Some of the significant events, places and characters from a story are represented by an object and placed in a box or tin. As the story is told the storyteller gets each object out as the moment or person or event it represents is mentioned. The listeners get to handle the objects The objects are then returned to the box as the story continues until the lid is replaced at the end of the story. These props help children to visualize the story, especially if it contains anything that may be unfamiliar to them. The children can also re-tell the story using the story box to support them in remembering significant things.

Multi-sensory items work very well – materials that have evocative smells or rich textures can be very useful. Objects that could be used to provide a key sound effect could also be included.

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Creating new stories

Children can create their own story boxes to tell stories they have created themselves. This method also works well as a way of creating stories. Objects can be themed to suit a thematic project. The questioning from the practitioner needs to be open and not expectant of the right answer.

  • Where does it come from?
  • What does it look like?
  • What does it feel like?
  • What sound does it make?
  • How did it get here?
  • Who does it belong to?
  • What can you use it for?

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Spells and potions

The Magic Pot

The Princess wished for some food and water in the story from the magic pot.

Click on the image of the pot on the right to access a downloadable version to work on. Can you draw the things that you would wish for if you had the giants magic pot? See if you can think of 3 exciting things to put inside.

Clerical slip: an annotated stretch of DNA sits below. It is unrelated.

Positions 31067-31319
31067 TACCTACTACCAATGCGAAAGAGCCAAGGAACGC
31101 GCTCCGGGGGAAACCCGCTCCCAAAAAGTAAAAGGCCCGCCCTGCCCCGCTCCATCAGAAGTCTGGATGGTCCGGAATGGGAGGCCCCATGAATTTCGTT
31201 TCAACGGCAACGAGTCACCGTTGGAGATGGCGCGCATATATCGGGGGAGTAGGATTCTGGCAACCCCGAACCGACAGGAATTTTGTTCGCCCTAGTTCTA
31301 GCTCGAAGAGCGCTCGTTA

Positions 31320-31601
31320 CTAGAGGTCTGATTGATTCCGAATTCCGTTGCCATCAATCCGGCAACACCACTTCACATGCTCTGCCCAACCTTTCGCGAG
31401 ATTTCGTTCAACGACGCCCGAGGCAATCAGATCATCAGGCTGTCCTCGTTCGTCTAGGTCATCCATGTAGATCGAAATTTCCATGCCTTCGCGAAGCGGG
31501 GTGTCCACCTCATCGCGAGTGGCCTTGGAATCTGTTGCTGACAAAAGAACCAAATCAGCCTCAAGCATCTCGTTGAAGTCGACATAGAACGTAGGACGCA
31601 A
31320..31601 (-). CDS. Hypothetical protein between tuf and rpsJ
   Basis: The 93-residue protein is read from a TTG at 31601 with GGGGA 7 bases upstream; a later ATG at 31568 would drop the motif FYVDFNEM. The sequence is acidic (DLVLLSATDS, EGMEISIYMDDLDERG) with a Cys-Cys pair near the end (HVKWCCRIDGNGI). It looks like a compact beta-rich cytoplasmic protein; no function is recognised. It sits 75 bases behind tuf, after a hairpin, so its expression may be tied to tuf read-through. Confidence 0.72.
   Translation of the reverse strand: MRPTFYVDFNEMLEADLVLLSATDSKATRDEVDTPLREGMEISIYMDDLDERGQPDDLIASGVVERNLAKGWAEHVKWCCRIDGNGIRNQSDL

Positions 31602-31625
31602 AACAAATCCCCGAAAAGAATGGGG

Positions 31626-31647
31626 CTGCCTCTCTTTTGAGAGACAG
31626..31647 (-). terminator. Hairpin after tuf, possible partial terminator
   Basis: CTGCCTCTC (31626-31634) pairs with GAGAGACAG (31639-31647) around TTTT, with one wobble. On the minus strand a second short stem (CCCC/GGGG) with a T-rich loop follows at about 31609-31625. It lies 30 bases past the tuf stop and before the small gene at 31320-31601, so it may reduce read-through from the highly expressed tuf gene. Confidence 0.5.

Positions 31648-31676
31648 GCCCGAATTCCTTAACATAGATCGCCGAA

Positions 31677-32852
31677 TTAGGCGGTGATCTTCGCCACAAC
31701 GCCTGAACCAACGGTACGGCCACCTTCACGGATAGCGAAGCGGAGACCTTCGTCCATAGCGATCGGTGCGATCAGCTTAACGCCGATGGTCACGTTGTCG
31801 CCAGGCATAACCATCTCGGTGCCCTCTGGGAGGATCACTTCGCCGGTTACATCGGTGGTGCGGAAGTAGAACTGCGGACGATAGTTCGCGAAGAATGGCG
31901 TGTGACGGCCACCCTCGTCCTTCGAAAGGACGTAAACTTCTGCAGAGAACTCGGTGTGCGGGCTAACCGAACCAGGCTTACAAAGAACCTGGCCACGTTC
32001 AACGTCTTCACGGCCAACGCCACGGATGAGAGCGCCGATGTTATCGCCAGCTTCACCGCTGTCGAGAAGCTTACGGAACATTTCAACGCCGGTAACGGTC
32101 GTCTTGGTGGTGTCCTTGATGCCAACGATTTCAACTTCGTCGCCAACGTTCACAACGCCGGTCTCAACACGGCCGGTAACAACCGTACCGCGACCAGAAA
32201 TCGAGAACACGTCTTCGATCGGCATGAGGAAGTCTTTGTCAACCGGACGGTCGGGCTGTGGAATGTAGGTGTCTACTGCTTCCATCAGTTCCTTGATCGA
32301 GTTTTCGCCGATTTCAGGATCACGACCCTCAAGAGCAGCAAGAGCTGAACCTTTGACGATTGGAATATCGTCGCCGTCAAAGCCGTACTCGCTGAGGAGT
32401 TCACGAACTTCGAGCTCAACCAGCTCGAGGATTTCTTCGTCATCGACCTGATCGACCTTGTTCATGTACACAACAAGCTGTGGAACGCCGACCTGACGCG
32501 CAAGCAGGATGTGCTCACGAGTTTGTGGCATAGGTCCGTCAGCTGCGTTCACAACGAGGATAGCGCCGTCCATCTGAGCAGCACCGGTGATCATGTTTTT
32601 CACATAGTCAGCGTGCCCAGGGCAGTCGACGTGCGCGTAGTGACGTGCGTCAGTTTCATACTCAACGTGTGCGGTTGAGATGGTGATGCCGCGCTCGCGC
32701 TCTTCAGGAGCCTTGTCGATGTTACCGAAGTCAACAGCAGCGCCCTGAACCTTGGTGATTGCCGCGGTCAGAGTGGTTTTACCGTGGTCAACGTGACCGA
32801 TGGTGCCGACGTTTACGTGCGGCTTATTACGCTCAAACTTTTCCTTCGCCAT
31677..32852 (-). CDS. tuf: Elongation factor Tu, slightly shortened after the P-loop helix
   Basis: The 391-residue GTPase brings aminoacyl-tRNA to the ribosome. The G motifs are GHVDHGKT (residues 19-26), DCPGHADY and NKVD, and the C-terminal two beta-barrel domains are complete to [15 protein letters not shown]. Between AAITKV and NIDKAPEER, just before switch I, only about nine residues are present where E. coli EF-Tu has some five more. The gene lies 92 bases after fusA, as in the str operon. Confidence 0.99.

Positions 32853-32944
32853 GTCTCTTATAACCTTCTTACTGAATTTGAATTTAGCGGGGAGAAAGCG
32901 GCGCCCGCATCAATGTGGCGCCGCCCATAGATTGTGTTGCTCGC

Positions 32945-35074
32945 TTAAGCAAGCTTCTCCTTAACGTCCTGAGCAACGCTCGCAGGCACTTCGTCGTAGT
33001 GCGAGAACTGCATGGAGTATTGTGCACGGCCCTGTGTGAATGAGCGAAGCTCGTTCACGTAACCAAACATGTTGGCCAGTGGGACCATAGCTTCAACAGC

Be careful what you wish for!

The Witches Cauldron

The witch cast a magic spell and locked the Prince in a cage.

Click on the image of the cauldron to access a downloadable version to work on and make up and draw the ingredients for the new spells she needs?

Examples:

  • A spell to turn a prince into a frog
  • A spell to send someone to sleep for 100 years
  • A spell to make herself invisible

Can you think of some others?

 

 

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Heroes and heroines in stories for you to explore with your class using drama

What is a hero? Wikipedia says that a hero is all that is good and noble and someone who sacrifices themselves for the greater good.

You could also say that a hero is somebody who does something dangerous to help somebody else.

If anything has universal appeal among children, it is a good story with heroes and heroines. Stories with rich descriptions of the lives and personalities of inspiring individuals (mythical or real) entertain as well as serve as role models for children. Through heroes and heroines of different cultures, children develop an understanding of the norms in various parts of the world, and what it can mean to live in a particular region, or time period, or to be male or female. Stories with hero’s or heroines in that the children can identify with provide a rich source of stories for use in drama and literacy too. These kinds of stories can be easily broken down into episodes for you to explore through drama using some of the strategies above. At some point the hero or heroine may face a dilemma or difficult choice which can be dramatized and debated using hot seating or though tracking.

Can you ask the children what they think of when they hear the word hero? What makes someone a hero for them? See if they can think of any hero’s they know from books, films and television.